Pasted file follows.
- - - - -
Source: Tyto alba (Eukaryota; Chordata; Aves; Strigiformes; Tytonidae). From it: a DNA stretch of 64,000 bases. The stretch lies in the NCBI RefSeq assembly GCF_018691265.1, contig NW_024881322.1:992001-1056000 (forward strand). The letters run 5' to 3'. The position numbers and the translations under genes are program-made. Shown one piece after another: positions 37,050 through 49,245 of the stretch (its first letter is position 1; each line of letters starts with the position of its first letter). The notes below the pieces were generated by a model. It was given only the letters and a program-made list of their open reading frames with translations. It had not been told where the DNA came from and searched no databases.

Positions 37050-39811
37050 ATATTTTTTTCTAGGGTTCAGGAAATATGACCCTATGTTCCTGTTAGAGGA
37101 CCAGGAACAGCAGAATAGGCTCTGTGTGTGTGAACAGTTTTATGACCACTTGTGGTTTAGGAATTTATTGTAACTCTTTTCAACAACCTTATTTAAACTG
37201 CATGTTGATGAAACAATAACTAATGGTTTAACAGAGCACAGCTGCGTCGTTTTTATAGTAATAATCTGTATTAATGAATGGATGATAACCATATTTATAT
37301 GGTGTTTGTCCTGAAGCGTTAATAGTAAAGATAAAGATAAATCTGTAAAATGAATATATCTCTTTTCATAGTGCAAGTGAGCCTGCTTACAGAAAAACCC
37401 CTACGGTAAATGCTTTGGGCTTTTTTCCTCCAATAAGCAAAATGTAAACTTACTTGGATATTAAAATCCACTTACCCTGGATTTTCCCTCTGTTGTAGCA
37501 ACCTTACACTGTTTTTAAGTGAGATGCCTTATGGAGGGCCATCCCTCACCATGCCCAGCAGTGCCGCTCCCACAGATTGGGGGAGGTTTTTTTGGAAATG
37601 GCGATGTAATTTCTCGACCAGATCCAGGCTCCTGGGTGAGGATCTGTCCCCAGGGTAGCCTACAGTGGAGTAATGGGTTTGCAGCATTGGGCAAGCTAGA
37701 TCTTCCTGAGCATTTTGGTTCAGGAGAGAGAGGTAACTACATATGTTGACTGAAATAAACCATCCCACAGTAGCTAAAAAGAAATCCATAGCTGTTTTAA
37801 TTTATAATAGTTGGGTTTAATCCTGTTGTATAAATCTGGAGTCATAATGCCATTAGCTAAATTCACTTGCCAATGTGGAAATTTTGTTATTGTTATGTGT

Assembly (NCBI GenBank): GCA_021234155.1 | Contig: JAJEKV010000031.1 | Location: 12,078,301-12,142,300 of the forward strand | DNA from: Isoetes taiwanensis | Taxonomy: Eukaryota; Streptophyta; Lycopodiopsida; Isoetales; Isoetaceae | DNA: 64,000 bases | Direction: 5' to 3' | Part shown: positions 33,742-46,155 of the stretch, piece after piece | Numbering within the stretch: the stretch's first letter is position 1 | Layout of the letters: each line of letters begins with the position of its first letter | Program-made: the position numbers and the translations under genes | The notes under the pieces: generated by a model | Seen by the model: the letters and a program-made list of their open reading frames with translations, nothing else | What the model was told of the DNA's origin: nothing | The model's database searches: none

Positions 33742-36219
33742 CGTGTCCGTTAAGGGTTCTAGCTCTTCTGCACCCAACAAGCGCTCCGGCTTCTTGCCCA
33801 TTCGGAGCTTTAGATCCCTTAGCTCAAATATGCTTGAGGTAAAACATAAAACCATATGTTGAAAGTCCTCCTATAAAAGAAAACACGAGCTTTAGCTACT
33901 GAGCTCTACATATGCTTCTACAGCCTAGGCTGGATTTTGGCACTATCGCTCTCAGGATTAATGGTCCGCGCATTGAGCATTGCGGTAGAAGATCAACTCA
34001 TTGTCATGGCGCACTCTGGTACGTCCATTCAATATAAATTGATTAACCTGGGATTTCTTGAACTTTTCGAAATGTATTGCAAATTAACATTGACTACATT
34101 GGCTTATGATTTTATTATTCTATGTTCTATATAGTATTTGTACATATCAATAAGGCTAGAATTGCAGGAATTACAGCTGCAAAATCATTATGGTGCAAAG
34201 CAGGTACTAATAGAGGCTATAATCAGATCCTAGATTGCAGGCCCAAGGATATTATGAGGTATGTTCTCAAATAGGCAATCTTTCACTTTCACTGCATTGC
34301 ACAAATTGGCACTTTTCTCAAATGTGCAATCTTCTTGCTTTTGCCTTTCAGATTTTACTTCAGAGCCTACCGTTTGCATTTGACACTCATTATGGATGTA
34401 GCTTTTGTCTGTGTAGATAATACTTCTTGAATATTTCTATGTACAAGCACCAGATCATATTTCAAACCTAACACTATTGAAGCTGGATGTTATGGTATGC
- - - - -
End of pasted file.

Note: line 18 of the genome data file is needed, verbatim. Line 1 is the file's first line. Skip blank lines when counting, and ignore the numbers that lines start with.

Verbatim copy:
34101 GGCTTATGATTTTATTATTCTATGTTCTATATAGTATTTGTACATATCAATAAGGCTAGAATTGCAGGAATTACAGCTGCAAAATCATTATGGTGCAAAG